The impact of the digital on our lives is such that, while the social consequences of self-tracking seem immense, they are just one thread among many of the digital revolution. In separate chapters, Morozov investigates new developments in policing, arts and culture, politics, government, social engineering, civic life, health, the workplace, and the increasingly designed, architected environments in which we live. There is no aspect of life that isn’t ready to be tweaked, nudged, hacked and filtered into optimal performance.
How to respond to such a flood of changes? One is tempted to define oneself by an attitude to digital technologies themselves: to be unequivocally pro- or anti-technology. But to reject or to accept technology wholesale has no future: wholesale rejection entails rejection, not just of integrated circuits, but of the people connected by them: shaping the use of technology lies not in the realm of individual choice, but of social choice. Wholesale acceptance seems fatalistic – abandoning the possibility of having any say in the forces shaping the societies in which we live.
Morozov undertakes two projects, one successfully and one less so. The first is to provide a framework in which to think about the new inventions that are being sold to us, and the patterns of thought behind them. Morozov identifies a twin-tracked ideology behind the inventions and inventiveness of the digital world. One track is “Internet-centrism” – the practice of “taking a model of how the Internet works and applying it to other endeavours”. Writers have imbued the Internet with “a way of working”; it has a “grain” to which we must adapt; it has a culture, a “way it is meant to be used”, and it comes with a mythology in which iTunes and Wikipedia become models to think about the future of politics, and Zynga is a model for civic engagement (15). The second track is “solutionism”: the recasting of social situations as problems with definite solutions; processes to be optimized (23).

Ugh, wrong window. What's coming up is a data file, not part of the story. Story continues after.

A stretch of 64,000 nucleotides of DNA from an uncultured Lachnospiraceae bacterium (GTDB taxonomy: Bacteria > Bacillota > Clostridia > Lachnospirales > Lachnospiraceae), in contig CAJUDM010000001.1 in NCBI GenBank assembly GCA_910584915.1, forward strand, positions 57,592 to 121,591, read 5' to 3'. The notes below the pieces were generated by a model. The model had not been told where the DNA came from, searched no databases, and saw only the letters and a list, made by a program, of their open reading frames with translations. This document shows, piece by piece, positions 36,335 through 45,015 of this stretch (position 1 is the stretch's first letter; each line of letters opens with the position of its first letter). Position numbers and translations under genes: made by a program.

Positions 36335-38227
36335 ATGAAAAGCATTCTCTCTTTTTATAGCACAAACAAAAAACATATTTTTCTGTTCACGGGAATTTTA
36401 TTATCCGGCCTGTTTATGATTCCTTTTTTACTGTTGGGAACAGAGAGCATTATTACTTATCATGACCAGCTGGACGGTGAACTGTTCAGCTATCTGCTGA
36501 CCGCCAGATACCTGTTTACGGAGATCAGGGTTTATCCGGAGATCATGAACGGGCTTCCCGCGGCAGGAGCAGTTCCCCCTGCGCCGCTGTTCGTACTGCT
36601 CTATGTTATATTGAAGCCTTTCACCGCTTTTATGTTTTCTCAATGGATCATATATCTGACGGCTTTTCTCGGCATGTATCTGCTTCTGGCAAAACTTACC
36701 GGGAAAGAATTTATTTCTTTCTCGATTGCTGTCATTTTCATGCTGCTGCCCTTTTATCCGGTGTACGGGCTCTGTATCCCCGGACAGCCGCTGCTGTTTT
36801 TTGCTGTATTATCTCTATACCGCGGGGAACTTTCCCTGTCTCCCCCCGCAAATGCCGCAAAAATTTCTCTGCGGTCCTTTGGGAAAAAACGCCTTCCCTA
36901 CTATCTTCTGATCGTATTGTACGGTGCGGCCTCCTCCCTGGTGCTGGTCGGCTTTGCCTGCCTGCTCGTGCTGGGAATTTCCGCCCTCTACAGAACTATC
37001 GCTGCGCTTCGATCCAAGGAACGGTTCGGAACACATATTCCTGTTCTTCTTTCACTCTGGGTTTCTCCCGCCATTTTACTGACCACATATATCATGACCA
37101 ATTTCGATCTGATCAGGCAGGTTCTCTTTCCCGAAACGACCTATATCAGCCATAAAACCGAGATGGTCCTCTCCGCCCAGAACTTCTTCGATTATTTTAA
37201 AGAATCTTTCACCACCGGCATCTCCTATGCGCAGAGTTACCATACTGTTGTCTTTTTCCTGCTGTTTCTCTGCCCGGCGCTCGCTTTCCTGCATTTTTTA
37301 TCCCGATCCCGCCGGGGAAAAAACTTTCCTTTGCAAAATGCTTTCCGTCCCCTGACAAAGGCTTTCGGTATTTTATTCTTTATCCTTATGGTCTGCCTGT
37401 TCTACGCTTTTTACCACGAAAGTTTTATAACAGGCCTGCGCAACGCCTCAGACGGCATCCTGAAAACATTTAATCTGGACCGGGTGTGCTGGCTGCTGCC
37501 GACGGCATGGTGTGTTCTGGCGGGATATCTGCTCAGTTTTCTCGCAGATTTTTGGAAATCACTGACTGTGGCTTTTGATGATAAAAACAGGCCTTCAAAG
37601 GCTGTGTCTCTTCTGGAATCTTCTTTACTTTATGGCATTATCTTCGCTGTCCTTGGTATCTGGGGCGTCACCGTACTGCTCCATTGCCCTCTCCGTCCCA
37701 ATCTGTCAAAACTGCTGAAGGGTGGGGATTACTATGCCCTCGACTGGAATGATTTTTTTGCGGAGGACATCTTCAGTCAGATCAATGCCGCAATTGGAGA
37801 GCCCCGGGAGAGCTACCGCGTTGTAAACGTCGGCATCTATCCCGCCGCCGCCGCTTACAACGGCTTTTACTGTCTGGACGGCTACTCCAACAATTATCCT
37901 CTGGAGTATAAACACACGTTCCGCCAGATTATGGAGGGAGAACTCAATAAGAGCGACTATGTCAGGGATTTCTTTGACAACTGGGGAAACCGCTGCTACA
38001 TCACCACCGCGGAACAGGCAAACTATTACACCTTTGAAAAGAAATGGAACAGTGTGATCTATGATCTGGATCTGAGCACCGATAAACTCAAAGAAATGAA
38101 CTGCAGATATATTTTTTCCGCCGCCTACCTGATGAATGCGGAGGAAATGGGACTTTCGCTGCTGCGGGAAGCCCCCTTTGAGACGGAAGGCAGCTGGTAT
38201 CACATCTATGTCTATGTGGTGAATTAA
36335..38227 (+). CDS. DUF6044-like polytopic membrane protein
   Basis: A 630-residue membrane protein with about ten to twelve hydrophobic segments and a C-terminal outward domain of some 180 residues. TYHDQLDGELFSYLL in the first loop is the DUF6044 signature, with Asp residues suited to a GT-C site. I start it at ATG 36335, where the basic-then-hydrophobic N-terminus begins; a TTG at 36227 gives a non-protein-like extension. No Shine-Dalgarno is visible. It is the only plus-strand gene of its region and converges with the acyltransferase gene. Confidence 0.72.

Morozov does a fine job of articulating Internet-centrism and solutionism as two facets of a single Silicon Valley ideology, whose followers include the Valley’s software industry leaders, venture capitalists, conferences and “thought leaders”, as an evolution of the “Cyberselfish” ideology identified a decade ago by Paulina Borsook. The common assumptions, shared biases, and individualistic predilictions give a cohesiveness and homogeneity to the new ideas and inventions, actively constructing and shaping the digital environment from which they claim to draw their inspiration. The insistence on “disrupting” our social and environmental lives; the idea that the solutions inspired by and enabled by the Internet mark a clean break from historical patterns, a never-before-seen opportunity – these mean that the only lessons to learn from history are those of previous technological disruptions. The view of society as an institution-free network of autonomous individuals practicing free exchange makes the social sciences, with the exception of economics, irrelevant. What’s left is engineering, neuroscience, an understanding of incentives (in the narrowly utilitarian sense): just right for those whose intellectual predispositions are to algorithms, design, and data structures. Morozov argues that these orthodoxies have had “a corrosive effect on public discourse and on reform projects” (16) and it’s difficult to argue otherwise.